"But if by some miracle the torch ends up on Taiwanese soil, no one who cares about Taiwan's freedom from Chinese violence could deny the right of people to protest its presence. And what a circus would result, with images beamed around the world (but censored in China): groups of colorfully dressed protesters from all around the country, on every street corner, on every sidewalk, hanging out of windows -- all holding big buckets of water."
Taipei Times: Saturday, Apr 28, 2007, Page 8 - The disingenuousness of the International Olympic Committee (IOC) is breathtaking. To allow China to host an Olympics at all should have been warning enough; for IOC officials to now feign surprise at Taiwan's unhappiness with its proposed torch route suggests that there are still many feeble words and actions to come from them in the months to come.
But it's hard to imagine more feeble words than IOC officials pleading for Taiwan to separate politics from sport, apparently oblivious of the IOC's employment of the Olympics in Games past to heal political differences between states.
Already the expression "Genocide Olympics" has been coined for 2008, apparently in reference to the horrors in Sudan, whose murderous government is close to a client state of China. Yet the word "genocide" could one day also apply to Tibet, whose lands are being co-opted by Chinese migrants and whose indigenous inhabitants face ruinous political, cultural and religious oppression.
On current performance, the IOC is going to struggle to deal with the objections of human rights activists and like-minded world leaders who are disgusted by China's misrule and its lack of accountability on human rights.
The idiocy of Beijing, meanwhile, continues to impress. Its officials do not seem to understand the jurisdictional difference between a government and an Olympics committee. The Chinese can be forgiven in one respect: For them, there is no difference in practice. But in most other countries, Olympic committees are separate from government even if they work closely with government.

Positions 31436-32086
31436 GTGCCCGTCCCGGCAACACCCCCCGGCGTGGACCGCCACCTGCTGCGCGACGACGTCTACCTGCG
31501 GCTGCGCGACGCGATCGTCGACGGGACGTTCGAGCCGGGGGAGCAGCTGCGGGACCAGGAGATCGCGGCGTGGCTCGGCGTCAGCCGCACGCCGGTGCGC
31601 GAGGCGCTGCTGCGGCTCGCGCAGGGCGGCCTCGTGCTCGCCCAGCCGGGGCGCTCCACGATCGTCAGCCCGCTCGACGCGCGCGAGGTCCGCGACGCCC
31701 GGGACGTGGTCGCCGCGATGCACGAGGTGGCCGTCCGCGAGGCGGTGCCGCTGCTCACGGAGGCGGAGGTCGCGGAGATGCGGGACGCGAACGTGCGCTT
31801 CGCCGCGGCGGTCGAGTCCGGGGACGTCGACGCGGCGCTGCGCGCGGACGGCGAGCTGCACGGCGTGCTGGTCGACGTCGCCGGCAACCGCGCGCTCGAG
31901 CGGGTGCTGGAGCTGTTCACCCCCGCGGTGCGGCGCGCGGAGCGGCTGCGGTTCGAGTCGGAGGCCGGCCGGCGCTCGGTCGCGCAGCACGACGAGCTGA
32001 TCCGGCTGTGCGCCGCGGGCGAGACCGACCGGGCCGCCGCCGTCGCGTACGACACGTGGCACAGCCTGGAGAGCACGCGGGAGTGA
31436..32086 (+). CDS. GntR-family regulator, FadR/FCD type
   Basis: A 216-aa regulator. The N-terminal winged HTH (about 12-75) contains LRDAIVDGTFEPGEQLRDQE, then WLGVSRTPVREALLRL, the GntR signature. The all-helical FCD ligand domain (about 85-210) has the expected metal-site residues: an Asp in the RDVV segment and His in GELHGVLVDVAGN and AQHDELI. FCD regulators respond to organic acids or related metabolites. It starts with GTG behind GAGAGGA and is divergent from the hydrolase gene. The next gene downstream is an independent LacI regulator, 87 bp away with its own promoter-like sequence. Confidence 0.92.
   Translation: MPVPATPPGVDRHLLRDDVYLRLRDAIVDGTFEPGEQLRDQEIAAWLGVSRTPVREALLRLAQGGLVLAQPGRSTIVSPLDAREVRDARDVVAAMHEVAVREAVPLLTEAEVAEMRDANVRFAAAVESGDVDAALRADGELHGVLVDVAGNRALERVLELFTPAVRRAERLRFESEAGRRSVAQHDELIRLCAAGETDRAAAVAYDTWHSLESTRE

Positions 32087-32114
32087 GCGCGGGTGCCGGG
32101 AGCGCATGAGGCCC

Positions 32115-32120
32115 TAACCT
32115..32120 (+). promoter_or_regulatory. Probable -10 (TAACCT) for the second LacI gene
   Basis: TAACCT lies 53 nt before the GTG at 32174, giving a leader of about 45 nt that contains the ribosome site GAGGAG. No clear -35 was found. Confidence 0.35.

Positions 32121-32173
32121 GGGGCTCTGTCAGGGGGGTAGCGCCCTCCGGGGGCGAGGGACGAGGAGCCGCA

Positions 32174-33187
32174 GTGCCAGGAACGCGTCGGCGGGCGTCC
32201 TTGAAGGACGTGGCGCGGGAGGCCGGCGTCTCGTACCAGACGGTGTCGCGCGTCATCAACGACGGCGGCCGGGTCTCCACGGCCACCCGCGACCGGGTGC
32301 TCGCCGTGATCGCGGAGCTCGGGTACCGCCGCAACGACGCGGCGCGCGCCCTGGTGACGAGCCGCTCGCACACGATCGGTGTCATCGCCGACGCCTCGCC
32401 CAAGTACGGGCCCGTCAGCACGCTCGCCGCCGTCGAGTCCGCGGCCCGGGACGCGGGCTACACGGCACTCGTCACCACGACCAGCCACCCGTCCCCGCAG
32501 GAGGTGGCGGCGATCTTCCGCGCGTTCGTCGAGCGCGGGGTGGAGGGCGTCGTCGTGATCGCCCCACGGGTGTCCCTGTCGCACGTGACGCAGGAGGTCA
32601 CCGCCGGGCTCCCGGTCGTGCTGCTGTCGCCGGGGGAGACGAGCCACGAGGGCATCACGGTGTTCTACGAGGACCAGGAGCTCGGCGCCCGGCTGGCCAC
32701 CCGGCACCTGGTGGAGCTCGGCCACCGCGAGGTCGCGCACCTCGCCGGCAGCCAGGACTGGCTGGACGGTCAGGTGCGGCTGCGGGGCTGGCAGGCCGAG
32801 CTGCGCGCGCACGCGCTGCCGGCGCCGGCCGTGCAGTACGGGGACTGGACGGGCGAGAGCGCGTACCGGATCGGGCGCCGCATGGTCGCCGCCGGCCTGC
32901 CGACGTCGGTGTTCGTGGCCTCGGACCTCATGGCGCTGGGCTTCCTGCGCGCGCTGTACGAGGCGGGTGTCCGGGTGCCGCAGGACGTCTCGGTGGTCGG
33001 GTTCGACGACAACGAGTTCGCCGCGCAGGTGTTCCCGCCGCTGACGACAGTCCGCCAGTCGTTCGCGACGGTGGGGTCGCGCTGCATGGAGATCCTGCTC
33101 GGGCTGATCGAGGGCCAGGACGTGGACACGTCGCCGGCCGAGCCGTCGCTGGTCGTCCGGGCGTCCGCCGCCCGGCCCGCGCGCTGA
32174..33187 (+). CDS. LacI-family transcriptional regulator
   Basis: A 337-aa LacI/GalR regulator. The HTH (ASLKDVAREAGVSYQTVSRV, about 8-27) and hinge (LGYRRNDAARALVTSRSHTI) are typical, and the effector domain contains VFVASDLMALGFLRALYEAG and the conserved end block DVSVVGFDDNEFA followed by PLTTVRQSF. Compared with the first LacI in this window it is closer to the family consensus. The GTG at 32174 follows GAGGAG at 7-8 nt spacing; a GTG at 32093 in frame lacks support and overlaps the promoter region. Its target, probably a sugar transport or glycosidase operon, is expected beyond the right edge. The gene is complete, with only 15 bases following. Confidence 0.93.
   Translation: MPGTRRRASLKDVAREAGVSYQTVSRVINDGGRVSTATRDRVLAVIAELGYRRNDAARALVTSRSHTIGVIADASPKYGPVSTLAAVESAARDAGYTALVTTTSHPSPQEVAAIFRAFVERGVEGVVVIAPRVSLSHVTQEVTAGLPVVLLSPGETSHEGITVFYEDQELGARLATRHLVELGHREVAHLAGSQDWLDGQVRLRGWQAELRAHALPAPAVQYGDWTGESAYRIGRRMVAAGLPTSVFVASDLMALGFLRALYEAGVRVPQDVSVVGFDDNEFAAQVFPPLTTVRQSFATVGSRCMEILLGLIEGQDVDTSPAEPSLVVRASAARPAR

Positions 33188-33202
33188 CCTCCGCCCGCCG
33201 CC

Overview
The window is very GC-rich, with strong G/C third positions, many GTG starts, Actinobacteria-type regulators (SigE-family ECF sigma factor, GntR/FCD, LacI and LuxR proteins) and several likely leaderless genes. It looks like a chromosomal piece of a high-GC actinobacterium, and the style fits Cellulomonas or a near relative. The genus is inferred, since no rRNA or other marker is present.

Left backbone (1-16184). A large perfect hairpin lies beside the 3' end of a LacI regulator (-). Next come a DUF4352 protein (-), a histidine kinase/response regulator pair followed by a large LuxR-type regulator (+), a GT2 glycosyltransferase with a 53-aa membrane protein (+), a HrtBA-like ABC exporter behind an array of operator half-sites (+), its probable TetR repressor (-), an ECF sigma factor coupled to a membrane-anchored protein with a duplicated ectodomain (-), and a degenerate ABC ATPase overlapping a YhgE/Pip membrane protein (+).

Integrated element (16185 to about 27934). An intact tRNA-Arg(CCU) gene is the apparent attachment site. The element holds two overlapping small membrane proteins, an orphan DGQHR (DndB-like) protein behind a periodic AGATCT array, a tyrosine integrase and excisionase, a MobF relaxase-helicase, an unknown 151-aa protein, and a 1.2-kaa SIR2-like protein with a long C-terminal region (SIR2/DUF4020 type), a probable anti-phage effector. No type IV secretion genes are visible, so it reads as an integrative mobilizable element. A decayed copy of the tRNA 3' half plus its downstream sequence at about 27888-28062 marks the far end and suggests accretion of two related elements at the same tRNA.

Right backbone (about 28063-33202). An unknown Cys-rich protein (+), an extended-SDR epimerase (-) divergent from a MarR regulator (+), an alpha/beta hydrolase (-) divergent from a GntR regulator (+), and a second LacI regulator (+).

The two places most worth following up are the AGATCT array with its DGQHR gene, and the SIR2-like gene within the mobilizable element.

More importantly, the committees answer to the IOC. That is why the Chinese Taipei Olympic Committee came up with a compromise route that was offensive to Taiwanese sensibilities and has been brought to heel by the Taiwanese government. And the assumption that the committee could negotiate an agreement with Beijing that would override government objections is laughable.
The presence of the torch was always going to be "political"; the real question was how the politics was going to be employed and whether an understanding was ever possible between Taipei and Beijing.
The fact that the Olympic torch's journey within Taiwan was restricted to the metropolis of Taipei suggests that the Chinese and the IOC took the ridiculous name of "Chinese Taipei" all too literally. If there had been a sincere attempt to coax Taiwanese into the spirit of the Games, the torch route might have been able to go elsewhere -- Kaohsiung, the east coast, rural Taiwan, an Aboriginal village or two. Instead, the whole process smacked of tokenism -- and possibly a kickback to the Chinese Nationalist Party (KMT), which holds power in the capital.
It is difficult to see how a compromise can be reached without either side backing down, and neither side will be inclined to do so.